This first book in a new epic trilogy has already become a bestselling sensation in England and Australia, earning comparisons to Harry Potter, The Lord of the Rings, and Crouching Tiger, Hidden Dragon. It begins with Legend of a Nightingale Floor in a black-walled fortress-a floor that sings in alarm at the step of an assassin. It will take all the skills of an ancient Tribe, and all the passion of true courage, for one orphaned youth named Takeo to discover the magical destiny that awaits him...across the nightingale floor.
Showing 1-4 of the 4 most recent reviews
1 . WORST BOOK EVER
Posted September 23, 2012 by Cassie , PennsylvaniaI love sci fi and fantasy stories. This is no story. This is the longest piece of blah blah blah I have ever had the misfortune of laying my eyes on. DON'T WASTE YOUR TIME!
2 . Poetic.
Posted January 17, 2010 by mmbookworm , San Francisco.Every book in this series was Beautifully written.
3 . Wonderfully written story
Posted March 06, 2008 by javierplumey , Tamarac, FLA beautiful and poetic story of love, destiny, and courage. I fell in love with the characters and the imaginary and yet believable setting is a great backdrop to this wonderful story.
Posted April 23, 2007 by Hypatia , Alaska, USAThis series is one of those rare jewels that a reader stumbles across every few years, unable to set it down yet eagerly savouring every word. The tale is full bodied; complex, suspenseful, and very human. The author gazes out across an Orient spiritually reminiscent of our world's rich history. The tale is observed by many people, and while both men and women will identify with its stars, I was impressed at how skillfully Hearn depicts vastly different lifestyles and paradigms. If you like fables, adventure, drama, or poetry, you will love these works. Highly recommended!
April 25, 2004
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Excerpt from Across the Nightingale Floor by Lian Hearn
My mother used to threaten to tear me into eight pieces if I knocked over the water bucket, or pretended not to hear her calling me to come home as the dusk thickened and the cicadas' shrilling increased. I would hear her voice, rough and fierce, echoing through the lonely valley. "Where's that wretched boy I'll tear him apart when he gets back."
But when I did get back, muddy from sliding down the hillside, bruised from fighting, once bleeding great spouts of blood from a stone wound to the head (I still have the scar, like a silvered thumbnail), there would be the fire, and the smell of soup, and my mother's arms not tearing me apart but trying to hold me, clean my face, or straighten my hair, while I twisted like a lizard to get away from her.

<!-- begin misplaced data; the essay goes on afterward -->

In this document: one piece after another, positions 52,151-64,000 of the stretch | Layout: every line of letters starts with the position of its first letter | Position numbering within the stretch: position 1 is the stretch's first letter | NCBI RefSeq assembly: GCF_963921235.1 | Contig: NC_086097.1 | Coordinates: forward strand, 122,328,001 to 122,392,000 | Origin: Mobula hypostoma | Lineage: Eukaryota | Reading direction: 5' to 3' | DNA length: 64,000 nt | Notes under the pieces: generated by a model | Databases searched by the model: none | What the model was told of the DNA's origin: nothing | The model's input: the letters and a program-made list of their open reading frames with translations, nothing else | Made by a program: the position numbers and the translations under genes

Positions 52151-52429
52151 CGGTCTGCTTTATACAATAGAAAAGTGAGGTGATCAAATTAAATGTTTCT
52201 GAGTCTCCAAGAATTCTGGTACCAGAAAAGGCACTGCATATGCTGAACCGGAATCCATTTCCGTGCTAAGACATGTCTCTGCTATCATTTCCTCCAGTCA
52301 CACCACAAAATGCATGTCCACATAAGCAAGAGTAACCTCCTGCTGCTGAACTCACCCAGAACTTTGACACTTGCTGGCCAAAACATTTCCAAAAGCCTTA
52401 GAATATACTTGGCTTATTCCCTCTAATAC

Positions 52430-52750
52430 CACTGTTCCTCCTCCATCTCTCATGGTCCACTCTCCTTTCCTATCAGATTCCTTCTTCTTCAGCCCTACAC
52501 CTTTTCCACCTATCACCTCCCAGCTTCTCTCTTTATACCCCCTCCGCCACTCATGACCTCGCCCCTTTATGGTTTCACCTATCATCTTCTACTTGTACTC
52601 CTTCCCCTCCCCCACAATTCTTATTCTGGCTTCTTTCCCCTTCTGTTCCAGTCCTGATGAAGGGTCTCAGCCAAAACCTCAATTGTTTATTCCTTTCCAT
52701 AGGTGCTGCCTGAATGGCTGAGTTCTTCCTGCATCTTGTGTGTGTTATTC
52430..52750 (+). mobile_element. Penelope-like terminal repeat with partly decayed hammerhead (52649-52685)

She was strong from endless hard work, and not old: She'd given birth to me before she was seventeen, and when she held me I could see we had the same skin, although in other ways we were not much alike, she having broad, placid features, while mine, I'd been told (for we had no mirrors in the remote mountain village of Mino), were finer, like a hawk's. The wrestling usually ended with her winning, her prize being the hug I could not escape from. And her voice would whisper in my ears the words of blessing of the Hidden, while my stepfather grumbled mildly that she spoiled me, and the little girls, my half-sisters, jumped around us for their share of the hug and the blessing.
So I thought it was a manner of speaking. Mino was a peaceful place, too isolated to be touched by the savage battles of the clans. I had never imagined men and women could actually be torn into eight pieces, their strong, honey-colored limbs wrenched from their sockets and thrown down to the waiting dogs. Raised among the Hidden, with all their gentleness, I did not know men did such things to each other.
I turned fifteen and my mother began to lose our wrestling matches. I grew six inches in a year, and by the time I was sixteen I was taller than my stepfather. He grumbled more often, that I should settle down, stop roaming the mountain like a wild monkey, marry into one of the village families. I did not mind the idea of marriage to one of the girls I'd grown up with, and that summer I worked harder alongside him, ready to take my place among the men of the village. But every now and then I could not resist the lure of the mountain, and at the end of the day I slipped away, through the bamboo grove with its tall, smooth trunks and green slanting light, up the rocky path past the shrine of the mountain god, where the villagers left offerings of millet and oranges, into the forest of birch and cedar, where the cuckoo and the nightingale called enticingly, where I watched foxes and deer and heard the melancholy cry of kites overhead.
That evening I'd been right over the mountain to a place where the best mushrooms grew. I had a cloth full of them, the little white ones like threads, and the dark orange ones like fans. I was thinking how pleased my mother would be, and how the mushrooms would still my stepfather's scolding. I could already taste them on my tongue. As I ran through the bamboo and out into the rice fields where the red autumn lilies were already in flower, I thought I could smell cooking on the wind.